2. 2. Manthena Varma, J. S. S. Ramaraju, Sappa Srinivas / International Journal of Engineering Research and Applications (IJERA) ISSN: 2248-9622 www.ijera.com Vol. 3, Issue 4, Jul-Aug 2013, pp. 1815 | P a g e responses and/or short training sequences, we consider the performance of both LDPC codes [3][6]and BER-optimal BCJR algorithm as equalizer[7]. Other techniques ensure near Shannon limit results. Furthermore, modern machine learning techniques and inference in graphs afford the lack of hug computational complexity of these algorithms yielding to efficient and near- optimal algorithms to equalize [11] and decode [12], [13]. The LDPC decoder very much benefits from this approach, exhibiting gains of 1dB with respect to the ML-BCJR solution. The proposes equalizer does not have an analytical description and cannot be computes in linear-time in the number of symbols as the BCJR algorithm, thus we also propose an approximation to the Bayesian solution. , but its able to retain most of the gain of the full Bayesian approach. The paper is organized as fallows. In second term we describe the structure of the general communication system proposed in third term. The LDPC decoder presented in the fourth term. Thus, experimental results of fifth term shows the performance of our method. Finally, in sixth term is the results obtained are summarized and future work about our proposal is presented. II. BCJR ALGORITHM Block Diagram 2.1. FUNCTION MODEL. We consider the discrete-time channel communication system in fig 1. The channel H(z) is completely specified bye the channel state information(CSI). i.e , Where L is the length of the channel. The ‘h’ is the model value of the channel. As independent, unit-variance Gaussians(UVG) and zero mean (Rayleigh fading). The transmitted block of K message bits, is encoded with a rate R= K/N and to obtain the codeword b =[b1, b2,….., bN] that is transmitted over the channel by using the modulator block. In that we are using the QPSk modulator. (1) Where , and is the additive white Gaussian noise(AWGN) with variance . Thus, the received sequence is ]. Startlingly We transmit a preamble with η is the bits, that are be used to estimate the unknown channel at the receiver, then we transmit the codeword b. The maximum likelihood is considerable for the task os estimation. (2) The channel coefficients are estimation with the preamble. And We apply the BCJR algorithm for to obtain the a posterior probability (APP) estimation for the each transmitted symbols. P( =b/x, ) i =1…..N (3) Finally We decode the received word by using the LDPC decoder to a maximum a posterior (MPA) estimates for M. 2.2.ML-BCJR Algorithm The ML BCJR algorithm It is the bais of the praction implementation of CSI.Hence, the CSI, the BCJR consider the a posterior probability (APP) estimates. These probability are computed as[8] = (4) Where and is the states in the equivalent trellis at time I and i+1, and is the set of all possible transition from to by the input The numerator in[9] can be expressed as: )= P( ) P( ) P( ) Where the vector X is divided in three different sets: Before instant of received samples are i, After instant of received samples are i, and the received sample at instant i, . In the second term, does not provide any information gives . And third term all the information about the receiver samples and the evolution in the trellis is contained in the last state The BCJR algorithm are the probabilities of the three terms that the computes its forward and backward recursions. I term P( ) = (a) (6) II term P( ) = (a,b) (7) (7) III term P( ) = (b) (8) Where by Markovity some variables are extracted from both probabilities. In the first term, the transition from can be rewritten in terms of the set of transmitted bits, TRANSMITTER Channel encoder QPSK modulator CHANNEL H(Z) + RECIVER Bayesian equalizer LDPC decoder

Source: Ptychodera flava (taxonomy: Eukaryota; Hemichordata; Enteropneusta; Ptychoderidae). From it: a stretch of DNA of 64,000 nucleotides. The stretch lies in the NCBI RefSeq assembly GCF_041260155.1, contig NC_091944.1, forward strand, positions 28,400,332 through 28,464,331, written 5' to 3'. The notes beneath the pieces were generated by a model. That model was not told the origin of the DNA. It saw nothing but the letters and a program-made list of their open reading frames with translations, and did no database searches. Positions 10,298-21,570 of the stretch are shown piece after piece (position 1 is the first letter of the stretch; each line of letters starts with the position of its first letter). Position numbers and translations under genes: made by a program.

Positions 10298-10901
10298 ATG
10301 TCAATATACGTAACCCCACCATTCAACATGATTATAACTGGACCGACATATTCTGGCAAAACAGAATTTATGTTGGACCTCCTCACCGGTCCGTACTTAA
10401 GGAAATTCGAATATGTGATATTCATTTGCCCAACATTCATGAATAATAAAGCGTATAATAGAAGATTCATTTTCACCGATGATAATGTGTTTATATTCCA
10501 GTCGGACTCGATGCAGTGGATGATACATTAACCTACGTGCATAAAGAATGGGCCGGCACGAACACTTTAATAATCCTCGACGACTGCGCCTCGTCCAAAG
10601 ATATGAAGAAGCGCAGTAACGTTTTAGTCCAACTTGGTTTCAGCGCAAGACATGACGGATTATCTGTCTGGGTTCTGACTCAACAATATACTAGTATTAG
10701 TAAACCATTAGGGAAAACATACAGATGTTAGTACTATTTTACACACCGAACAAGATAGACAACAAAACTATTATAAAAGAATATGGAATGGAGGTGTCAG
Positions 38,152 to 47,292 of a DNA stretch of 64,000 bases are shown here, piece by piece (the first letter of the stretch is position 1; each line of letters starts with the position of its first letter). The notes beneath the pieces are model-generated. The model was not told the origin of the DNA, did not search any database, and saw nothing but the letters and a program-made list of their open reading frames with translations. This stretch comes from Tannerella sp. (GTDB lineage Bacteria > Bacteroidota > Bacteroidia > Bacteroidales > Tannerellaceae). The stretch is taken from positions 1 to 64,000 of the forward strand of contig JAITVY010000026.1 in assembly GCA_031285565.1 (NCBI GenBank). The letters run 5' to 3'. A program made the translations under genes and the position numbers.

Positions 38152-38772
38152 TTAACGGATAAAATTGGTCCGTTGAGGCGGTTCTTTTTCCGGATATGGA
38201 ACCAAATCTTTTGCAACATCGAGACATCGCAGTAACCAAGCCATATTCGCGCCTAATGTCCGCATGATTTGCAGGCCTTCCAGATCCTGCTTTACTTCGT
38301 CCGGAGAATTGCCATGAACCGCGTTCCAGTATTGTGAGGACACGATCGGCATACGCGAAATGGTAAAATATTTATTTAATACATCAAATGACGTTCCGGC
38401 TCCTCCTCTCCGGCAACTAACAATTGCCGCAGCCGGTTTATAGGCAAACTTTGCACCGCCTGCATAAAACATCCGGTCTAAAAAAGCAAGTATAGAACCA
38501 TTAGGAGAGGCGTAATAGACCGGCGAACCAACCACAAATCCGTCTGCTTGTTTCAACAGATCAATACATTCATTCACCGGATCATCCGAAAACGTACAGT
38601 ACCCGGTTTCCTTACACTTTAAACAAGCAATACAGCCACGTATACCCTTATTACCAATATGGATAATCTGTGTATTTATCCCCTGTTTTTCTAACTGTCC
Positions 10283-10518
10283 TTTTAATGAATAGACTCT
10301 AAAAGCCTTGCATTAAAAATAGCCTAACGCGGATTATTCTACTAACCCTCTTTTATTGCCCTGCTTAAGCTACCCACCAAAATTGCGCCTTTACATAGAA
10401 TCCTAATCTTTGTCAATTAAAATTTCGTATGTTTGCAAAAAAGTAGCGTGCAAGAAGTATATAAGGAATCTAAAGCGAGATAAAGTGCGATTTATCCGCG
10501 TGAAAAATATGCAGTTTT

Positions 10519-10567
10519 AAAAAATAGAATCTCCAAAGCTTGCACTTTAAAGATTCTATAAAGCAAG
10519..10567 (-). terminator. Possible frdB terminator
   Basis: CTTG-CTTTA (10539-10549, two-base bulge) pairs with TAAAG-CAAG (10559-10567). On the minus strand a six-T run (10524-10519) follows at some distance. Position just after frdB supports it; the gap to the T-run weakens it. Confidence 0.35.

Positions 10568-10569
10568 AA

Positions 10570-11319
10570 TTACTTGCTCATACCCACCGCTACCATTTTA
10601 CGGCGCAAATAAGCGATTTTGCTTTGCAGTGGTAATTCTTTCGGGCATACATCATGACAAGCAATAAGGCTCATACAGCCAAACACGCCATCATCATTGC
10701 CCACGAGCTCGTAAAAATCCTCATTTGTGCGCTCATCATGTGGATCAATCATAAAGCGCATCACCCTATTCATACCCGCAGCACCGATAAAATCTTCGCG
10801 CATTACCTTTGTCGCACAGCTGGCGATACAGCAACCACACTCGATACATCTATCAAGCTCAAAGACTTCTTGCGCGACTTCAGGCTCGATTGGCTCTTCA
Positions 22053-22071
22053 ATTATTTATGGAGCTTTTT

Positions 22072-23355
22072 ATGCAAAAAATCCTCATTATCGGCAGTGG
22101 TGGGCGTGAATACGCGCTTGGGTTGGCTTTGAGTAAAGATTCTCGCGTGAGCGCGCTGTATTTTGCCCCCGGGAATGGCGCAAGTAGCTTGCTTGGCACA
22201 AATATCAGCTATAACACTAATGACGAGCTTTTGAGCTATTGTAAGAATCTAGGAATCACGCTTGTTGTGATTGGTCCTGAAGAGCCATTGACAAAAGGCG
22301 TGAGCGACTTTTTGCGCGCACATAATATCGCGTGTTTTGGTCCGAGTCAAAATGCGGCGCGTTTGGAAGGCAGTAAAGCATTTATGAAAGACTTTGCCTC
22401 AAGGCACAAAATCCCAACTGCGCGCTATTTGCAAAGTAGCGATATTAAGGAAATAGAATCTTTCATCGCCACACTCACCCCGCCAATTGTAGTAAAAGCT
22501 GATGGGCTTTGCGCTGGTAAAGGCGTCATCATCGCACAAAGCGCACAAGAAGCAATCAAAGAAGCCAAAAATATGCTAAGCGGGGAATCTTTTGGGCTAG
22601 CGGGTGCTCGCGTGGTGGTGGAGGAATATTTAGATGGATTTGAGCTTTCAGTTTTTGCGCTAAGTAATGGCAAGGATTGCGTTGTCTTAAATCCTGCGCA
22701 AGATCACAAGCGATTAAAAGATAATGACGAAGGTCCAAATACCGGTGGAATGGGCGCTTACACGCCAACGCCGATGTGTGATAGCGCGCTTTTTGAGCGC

3. 3. Manthena Varma, J. S. S. Ramaraju, Sappa Srinivas / International Journal of Engineering Research and Applications (IJERA) ISSN: 2248-9622 www.ijera.com Vol. 3, Issue 4, Jul-Aug 2013, pp. 1816 | P a g e and assuming a channel with additive white Gaussian noise (AWGN) it follows that: P( )= P( ) ~ Ñ ( ) (9) The probabilities [6] and [8] are computed at each stage through the forward recursion (b) = (a) (10) = ) And backward recursion (a)= (b) (11) = ) Where Q are the states a(or b) at time i(or i+1) that, for any value of time i+1 (or i) in state b(or a) We assume both recursion start from know states. III. BAYESIAN EQUALIZATION 3.1 ML-BCJR EQUALIZATION We consider the BCJR, assuming a ML estimation, The half of the time gives overconfident predictions. This criterion does not assume the uncertainties in the CSI. If the training sequence is long enough this might be the case, but it does not need to be in most case of interest, where we need to keep this training sequence as short as possible. We compute the posterior possibility as: P( )= (12) Where is the APP computed by the BCJR algorithm for a given h and p(h/D) Is the CSI posterior. (13) Is the posterior probability for CSI, given the Gaussian noise and Rayleigh fading. The result of the BCJR algorithm assuming a ML estimation is quit similar to the P( )= . In that uncertainty in the CSI, the performance of the ML-BCJR is misled due to in accuracies in the estimation. The BE in [10] considers the information of both variance and mean of the posterior of h, and the uncertainty in the estimation of the CSI, for the improving much accurate APP. A. COMPUTATION OF THE SOLUTION To compute P we consider the following steps  Measure the posterior of the channel: (14) The numerator is the product of the likelihood and the prior of h. In the proposed system, both are Gaussians distributed as ~ Ñ (( ,I) (15) P(h) ~ Ñ (0, ) The numerator in[5] is the product of complex valued Gaussian that leads to a Gaussian posterior: Whose mean and covariance matrix are = ( ) =( ) But we can interchange the integral by the marginalization respect to in the BCJR algorithm. As follows P( ) = (16) The posterior consider the produced random samples: The vector of mean and covariance matrix, We exactly sample to obtain G random samples. B. CALCULATE THE BCJR ALGORITHM The transmitted of the each bit from the posterior probability for the G different samples of P(h/D)[7]. The G is the different values of p( ) average the posterior probability of each transmitted bit over all possible cases of h; P( ) = (17) This solution is time demanding, because we have to measure the G time BCJR algorithm. The resulting algorithm The ABE presents the same complexity of the ML-BCJR and it is able to incorporate the uncertainties in the CSI estimation 3.2 APPROXIMATE BAYESIAN EQUALIZER: The ML-BCJR algorithm as an approximation to the BE, in which the Gaussian density in [7] is replaced by P( ~Ñ( ) (18) and since the covariance matrix is diagonal the forward-backward recursion can be used to compute in linear time. P( ~ Ñ ( ) The ABE does not consider statistical dependence and assumes for each local computation of the forward-backward algorithm that p(h|D) is independent for each received symbol. The corresponding graphical model is included in Fig II. It exhibits hidden Markov model structure equivalent to the BCJR equalizer. In this graphical model, we find an inter pretention for [19], in which we assume that the channel changes in each transmission according to the CSI posterior, instead of using the same realization for all the symbols. In Fig.[7] , we have plotted the inverse of the covariance matrix in[19] for 1000